Did Mexican President Lopez Obrador Take Drug Cartel Money?

Did Mexican President Lopez Obrador Take Drug Cartel Money?

A credible investigative journalist brings to light accusations that AMLO’s presidential campaign took narco bribes.

Credit: Octavio Hoyos

ProPublica, a left-wing investigative-journalism organization best known for going after conservatives like Justice Clarence Thomas, has turned its media attention on Mexican President Andres Manuel Lopez Obrador (AMLO). 

ProPublica’s Tim Golden, an experienced American reporter with years on the ground in Mexico and Latin America, has published an article that analyzes accusations that, in 2006, the Lopez Obrador presidential campaign accepted financial contributions from a Mexican drug cartel.  

AMLO is predictably furious. His rise to the presidency was based on the carefully crafted political persona of a humble man crusading against corruption, a different kind of Mexican politician heroically dedicated to toppling the country’s rotten ruling class. For the Mexican president, ProPublica is committing political blasphemy of the highest order.    

ProPublica released its report under the title “Did Drug Traffickers Funnel Millions of Dollars to Mexican President López Obrador’s First Campaign?” Before publishing, Golden asked AMLO’s press office to respond to questions, but received no reply. The main thrust of Golden’s article is to recount the facts around a DEA investigation that suspected narco money was going to the 2006 Lopez Obrador presidential campaign. U.S. law enforcement investigations of the corruption of senior Mexican politicians are delicate and precarious affairs, and the DEA eventually closed the case.

But the circumstantial evidence and interviews were damning. The essence of the suspicions was that operatives of the Sinaloa Cartel, working through Nicolas Mollinedo, AMLO’s close political aide and personal driver, reportedly provided the Lopez Obrador presidential campaign some $2 million in exchange for a promise from the candidate that his administration would turn a blind eye to their illicit business activities.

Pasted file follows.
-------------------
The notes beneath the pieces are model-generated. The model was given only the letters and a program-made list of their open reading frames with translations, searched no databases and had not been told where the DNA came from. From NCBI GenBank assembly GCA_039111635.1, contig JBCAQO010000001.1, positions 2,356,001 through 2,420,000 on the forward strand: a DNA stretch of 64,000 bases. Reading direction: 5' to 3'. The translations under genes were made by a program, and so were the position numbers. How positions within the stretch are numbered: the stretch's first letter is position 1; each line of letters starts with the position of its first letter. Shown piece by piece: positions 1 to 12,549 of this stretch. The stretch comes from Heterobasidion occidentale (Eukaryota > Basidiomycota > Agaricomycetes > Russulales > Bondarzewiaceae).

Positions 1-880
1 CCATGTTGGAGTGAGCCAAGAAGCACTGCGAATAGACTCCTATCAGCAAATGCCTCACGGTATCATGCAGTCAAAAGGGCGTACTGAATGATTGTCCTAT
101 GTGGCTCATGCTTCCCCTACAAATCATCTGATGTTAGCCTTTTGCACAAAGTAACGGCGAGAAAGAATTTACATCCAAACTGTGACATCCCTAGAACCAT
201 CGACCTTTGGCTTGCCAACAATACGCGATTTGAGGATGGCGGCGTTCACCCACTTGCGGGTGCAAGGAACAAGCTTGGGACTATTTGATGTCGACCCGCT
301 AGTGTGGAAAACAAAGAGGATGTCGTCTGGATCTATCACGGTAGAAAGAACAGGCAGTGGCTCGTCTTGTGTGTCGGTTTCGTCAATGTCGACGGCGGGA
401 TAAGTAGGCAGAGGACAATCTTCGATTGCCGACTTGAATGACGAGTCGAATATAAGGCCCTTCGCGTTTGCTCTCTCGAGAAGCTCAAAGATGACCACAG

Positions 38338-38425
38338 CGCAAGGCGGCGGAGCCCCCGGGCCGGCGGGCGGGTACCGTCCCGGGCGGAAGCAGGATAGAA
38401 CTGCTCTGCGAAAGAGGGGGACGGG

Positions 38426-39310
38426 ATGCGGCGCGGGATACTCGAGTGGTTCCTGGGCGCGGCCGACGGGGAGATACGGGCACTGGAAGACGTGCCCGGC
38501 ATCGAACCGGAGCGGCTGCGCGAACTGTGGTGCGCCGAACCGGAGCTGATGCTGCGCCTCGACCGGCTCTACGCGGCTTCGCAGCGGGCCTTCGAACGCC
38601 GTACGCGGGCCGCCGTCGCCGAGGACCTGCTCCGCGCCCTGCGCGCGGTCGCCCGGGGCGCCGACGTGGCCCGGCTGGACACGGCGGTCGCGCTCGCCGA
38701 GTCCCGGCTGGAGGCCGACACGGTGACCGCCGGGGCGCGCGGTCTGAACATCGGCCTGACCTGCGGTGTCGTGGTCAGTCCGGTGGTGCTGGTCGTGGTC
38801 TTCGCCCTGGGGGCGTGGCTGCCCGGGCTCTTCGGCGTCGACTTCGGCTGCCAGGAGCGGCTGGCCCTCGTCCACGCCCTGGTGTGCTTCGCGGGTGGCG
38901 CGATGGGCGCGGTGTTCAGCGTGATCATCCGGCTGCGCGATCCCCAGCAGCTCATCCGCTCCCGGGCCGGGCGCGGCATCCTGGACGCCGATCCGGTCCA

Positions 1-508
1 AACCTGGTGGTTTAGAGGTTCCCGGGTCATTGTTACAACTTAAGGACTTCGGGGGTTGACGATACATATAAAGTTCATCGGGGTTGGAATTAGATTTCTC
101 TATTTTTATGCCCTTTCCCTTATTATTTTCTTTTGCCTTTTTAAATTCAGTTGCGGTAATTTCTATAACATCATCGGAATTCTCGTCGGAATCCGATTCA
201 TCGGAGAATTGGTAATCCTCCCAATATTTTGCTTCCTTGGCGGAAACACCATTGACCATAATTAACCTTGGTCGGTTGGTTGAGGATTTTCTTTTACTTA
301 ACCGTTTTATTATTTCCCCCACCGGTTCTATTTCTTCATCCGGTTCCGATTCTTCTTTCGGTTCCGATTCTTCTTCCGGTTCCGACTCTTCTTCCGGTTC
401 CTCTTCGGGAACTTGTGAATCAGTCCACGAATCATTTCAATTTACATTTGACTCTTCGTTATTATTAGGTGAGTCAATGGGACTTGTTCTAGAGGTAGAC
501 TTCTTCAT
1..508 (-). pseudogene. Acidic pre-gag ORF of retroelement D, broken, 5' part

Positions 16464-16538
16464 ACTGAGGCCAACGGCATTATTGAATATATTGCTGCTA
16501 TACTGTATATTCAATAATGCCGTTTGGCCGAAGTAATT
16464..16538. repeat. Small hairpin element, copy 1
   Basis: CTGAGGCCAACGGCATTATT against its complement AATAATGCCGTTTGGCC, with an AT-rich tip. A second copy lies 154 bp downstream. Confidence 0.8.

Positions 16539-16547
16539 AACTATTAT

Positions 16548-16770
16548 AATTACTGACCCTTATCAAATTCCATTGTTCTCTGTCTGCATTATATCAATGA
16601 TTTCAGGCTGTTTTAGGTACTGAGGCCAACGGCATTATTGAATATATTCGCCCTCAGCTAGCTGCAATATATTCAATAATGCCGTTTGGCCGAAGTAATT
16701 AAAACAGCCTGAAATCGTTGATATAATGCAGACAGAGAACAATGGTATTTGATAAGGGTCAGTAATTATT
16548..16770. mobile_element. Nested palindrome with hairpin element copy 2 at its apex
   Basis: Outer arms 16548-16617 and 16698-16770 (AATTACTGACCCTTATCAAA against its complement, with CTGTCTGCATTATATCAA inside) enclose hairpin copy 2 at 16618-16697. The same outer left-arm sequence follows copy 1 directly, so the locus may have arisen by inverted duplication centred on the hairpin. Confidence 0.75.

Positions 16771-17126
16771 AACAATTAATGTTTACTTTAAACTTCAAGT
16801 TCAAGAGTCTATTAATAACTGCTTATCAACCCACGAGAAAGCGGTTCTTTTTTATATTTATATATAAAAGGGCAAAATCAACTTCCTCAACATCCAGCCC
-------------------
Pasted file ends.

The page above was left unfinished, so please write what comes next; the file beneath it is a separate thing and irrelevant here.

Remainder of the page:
The Mexican president and his former aide categorically reject all charges of collusion with cartels, although AMLO’s defenders might concede their man has always opposed aggressive law enforcement against the cartels (his famous dictum of “hugs not bullets”). In denouncing the government’s drug wars, Lopez Obrador always advocated addressing the “root causes” that compel marginalized Mexicans to turn to crime to survive. 

It takes little imagination to see AMLO or his operatives rationalizing that accepting drug money for a “just cause” could be morally defensible. Such dirty money, once laundered, could serve the greater good, propelling an under-funded populist campaign to power against Mexico’s crooked and corrupt political establishment. For AMLO, theoretically, such a Faustian bargain could be justified as a way to curtail drug violence and transform the narcos, themselves victims of an unjust society. 

Of course, no one will ever know because such matters are typically never clarified, particularly south of the border, but for veteran Mexico watchers, the allegations that AMLO’s political aide in fact took the narco bribes appear credible. To their credit, the ProPublica journalists, according to the managing editor, resurrected this story because they fear that growing Mexican corruption is a fundamental danger to both sides of the border.  

Golden’s report points to yet another example, if the charges are true, of classic narco-corruption poisoning the highest levels of Mexico’s political class. For Washington policymakers, this report is yet another wake-up call about Mexico’s widespread corruption sickness. It is a long-term threat that gnaws away at everything in the bilateral relationship.   

American leftists typically blame corruption on Mexico’s old ruling class. Their first instinct when considering accusations against Lopez Obrador is probably to ignore them because they fundamentally share so much of the Mexican president’s Weltanschauung. The Biden administration has made clear that its highest priorities towards Mexico, and Latin America in general, are based in finding common ground with regional leftist leaders and doing “justice” for perceived past gringo wrongdoing. 

Meanwhile, many on the American right, particularly libertarians and the business class, are so blinded by dollar signs, corporate growth, and expanded trade that they rarely consider how stoking up commerce in Mexico, a quasi-failed state, is making that country’s corruption-criminality axis even stronger. They are unwittingly feeding a cancer.